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Amid tears of joy, thousands of demonstrators celebrated outside the Argentinean Congress on Thursday late night, the passing of the same-sex marriage law.
The decision, which turns Argentina into the first country to pass such a law in the continent, had been strongly rejected by the most conservative sectors of the church, which had intensified their campaign against it.
The bill was passed with 33 to 27 votes, after 14 hours of discussion. There was an intense discussion between the Congressman from the ruling sector Front for Victory, Miguel Angel Pichetto, and senator of the Federal Peronismo, Liliana Negre de Alonso. Pichetto described certain positions of the senator as close to “nazi”. She has been linked with the ultra conservative catholic group Opus Dei.
Negre de Alonso promoted a civil union bill, as an alternative conciliating both positions. But this bill had been rejected by the activists in favor of marriage, because it prevented the gay couples from adopting children.
Pichetto criticized the position adopted by the Catholic church on this issue.
He accused the church of polarizing the debate.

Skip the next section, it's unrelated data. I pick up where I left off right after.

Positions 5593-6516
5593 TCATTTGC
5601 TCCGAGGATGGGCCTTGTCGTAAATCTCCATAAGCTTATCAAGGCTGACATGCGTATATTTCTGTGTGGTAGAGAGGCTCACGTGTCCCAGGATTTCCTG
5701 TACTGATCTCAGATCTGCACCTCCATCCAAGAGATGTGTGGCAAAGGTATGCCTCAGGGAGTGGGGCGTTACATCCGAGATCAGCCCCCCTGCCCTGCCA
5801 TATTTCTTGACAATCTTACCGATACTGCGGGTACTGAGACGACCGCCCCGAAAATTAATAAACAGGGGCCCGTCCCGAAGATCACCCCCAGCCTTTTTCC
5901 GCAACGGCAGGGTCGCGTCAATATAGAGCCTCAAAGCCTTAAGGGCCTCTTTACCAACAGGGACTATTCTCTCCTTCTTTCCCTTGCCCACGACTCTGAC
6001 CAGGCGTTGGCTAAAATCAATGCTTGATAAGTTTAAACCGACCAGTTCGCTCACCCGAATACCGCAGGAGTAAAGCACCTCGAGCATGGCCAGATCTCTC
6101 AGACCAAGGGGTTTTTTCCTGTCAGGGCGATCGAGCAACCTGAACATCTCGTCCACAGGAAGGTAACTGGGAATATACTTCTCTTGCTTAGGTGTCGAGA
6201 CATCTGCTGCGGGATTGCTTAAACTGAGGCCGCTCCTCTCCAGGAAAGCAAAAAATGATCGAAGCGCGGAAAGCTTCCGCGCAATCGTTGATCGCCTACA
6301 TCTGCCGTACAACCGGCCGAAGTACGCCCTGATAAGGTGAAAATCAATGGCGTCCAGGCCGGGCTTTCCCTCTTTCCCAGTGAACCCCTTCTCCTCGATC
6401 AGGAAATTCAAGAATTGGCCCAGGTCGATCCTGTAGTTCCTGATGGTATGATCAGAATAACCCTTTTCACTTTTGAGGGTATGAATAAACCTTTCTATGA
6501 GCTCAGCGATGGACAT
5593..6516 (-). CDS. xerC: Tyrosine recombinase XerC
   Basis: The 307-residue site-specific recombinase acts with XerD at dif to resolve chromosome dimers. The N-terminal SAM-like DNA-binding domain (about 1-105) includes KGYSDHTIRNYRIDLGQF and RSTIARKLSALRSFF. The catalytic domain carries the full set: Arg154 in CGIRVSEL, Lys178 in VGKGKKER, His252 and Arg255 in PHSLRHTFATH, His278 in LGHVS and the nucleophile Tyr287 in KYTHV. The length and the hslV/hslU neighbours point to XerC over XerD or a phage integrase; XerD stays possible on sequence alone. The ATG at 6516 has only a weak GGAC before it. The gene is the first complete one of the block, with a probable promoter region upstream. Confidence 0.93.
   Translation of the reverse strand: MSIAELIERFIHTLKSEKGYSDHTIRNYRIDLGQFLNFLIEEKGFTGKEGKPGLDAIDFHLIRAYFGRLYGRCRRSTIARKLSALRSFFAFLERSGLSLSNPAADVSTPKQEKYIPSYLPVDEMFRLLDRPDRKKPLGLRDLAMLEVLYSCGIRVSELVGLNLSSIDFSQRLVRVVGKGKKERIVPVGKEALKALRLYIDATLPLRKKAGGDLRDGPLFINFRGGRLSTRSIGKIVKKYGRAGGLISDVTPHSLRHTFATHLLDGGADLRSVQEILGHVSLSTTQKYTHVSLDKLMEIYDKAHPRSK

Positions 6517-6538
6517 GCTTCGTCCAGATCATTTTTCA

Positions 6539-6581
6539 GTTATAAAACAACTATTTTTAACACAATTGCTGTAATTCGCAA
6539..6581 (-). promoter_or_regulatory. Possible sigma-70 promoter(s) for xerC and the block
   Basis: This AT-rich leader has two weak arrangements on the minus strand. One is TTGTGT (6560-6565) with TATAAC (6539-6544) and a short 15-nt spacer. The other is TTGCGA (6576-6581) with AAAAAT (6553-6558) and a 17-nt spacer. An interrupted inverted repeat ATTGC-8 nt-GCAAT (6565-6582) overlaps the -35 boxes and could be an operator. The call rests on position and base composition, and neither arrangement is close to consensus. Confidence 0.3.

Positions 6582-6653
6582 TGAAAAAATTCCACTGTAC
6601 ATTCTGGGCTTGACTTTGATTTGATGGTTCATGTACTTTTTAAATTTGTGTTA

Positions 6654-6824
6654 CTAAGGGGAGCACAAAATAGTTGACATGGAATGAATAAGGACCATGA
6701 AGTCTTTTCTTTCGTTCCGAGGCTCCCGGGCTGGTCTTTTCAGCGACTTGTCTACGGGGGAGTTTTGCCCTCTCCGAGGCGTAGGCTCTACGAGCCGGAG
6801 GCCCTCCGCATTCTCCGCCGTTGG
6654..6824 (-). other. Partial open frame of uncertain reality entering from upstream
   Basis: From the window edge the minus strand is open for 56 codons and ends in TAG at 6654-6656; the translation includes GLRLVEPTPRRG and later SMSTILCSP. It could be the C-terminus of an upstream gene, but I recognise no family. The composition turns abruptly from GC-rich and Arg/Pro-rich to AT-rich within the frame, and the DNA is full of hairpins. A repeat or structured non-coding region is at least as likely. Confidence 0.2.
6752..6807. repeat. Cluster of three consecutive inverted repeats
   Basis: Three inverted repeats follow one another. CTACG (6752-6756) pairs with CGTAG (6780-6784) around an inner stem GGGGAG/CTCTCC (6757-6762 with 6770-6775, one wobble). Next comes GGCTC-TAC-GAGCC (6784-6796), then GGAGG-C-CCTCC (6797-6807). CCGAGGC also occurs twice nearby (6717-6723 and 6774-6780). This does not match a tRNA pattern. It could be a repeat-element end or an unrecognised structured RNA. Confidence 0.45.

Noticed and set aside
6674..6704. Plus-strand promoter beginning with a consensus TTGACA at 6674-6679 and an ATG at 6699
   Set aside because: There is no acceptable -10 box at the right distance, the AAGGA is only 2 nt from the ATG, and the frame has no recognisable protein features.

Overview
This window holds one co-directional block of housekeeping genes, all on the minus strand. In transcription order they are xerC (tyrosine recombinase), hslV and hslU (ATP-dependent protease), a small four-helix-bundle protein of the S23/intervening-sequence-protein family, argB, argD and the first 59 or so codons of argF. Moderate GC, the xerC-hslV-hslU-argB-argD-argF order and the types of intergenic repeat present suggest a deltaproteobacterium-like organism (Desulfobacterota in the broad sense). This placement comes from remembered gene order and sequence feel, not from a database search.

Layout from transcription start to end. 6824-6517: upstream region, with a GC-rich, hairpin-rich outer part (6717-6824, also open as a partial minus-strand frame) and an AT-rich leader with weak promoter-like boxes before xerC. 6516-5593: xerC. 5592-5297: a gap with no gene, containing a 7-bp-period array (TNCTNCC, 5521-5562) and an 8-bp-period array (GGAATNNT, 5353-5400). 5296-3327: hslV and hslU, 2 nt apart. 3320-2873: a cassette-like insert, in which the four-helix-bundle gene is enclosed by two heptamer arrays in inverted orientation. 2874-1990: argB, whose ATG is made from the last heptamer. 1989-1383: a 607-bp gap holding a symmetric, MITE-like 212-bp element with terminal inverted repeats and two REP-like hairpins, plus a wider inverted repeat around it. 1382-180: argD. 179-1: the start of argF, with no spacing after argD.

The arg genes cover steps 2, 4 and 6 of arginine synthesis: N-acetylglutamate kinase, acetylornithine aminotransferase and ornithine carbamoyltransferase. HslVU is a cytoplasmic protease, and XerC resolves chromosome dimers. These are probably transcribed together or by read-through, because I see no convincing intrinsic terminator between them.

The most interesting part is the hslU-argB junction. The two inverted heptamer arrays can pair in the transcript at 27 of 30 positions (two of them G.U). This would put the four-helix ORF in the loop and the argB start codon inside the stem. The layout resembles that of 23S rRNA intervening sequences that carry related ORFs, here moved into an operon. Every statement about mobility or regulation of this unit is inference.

The positions of the Catholic Church and Senator Negre de Alonso were also criticized by the gay community, while they celebrated the decision adopted by the Congress members.
“This is a victory for non discrimination, equality and democracy. It is legitimte that there is a sector of society that disagrees. What is not ok is that they are trying to impose their position to the rest of the society”, said Maria Rachid, member of the Argentinean Federation of Gay, Lesbian, Bisexuals and Transgender Rights, reported Argentinean newspaper La Nacion.
Rachid said the law would give more liberty to the families of same-sex couples, and said there is still a long way to go to reach social equality.
“The investor-state dispute settlement puts companies’ rights ahead of human rights. Its effects are devastating for developing nations – we must abolish it”, wrote Alfred de Zayas, United Nations' Independent Expert on the promotion of a democratic and equitable international order, in an article published by The Guardian on November 16th.
Academic Katherine Reilly, assistant professor at the Communications School of Simon Fraser University, Canada, and Master´s Degree Student Belén Febres Cordero of the same university, have just published their paper "Real World Radio (2003-2013): the role of communication in resistance in the changing geopolitical framework of Latin America" (below, in Spanish).
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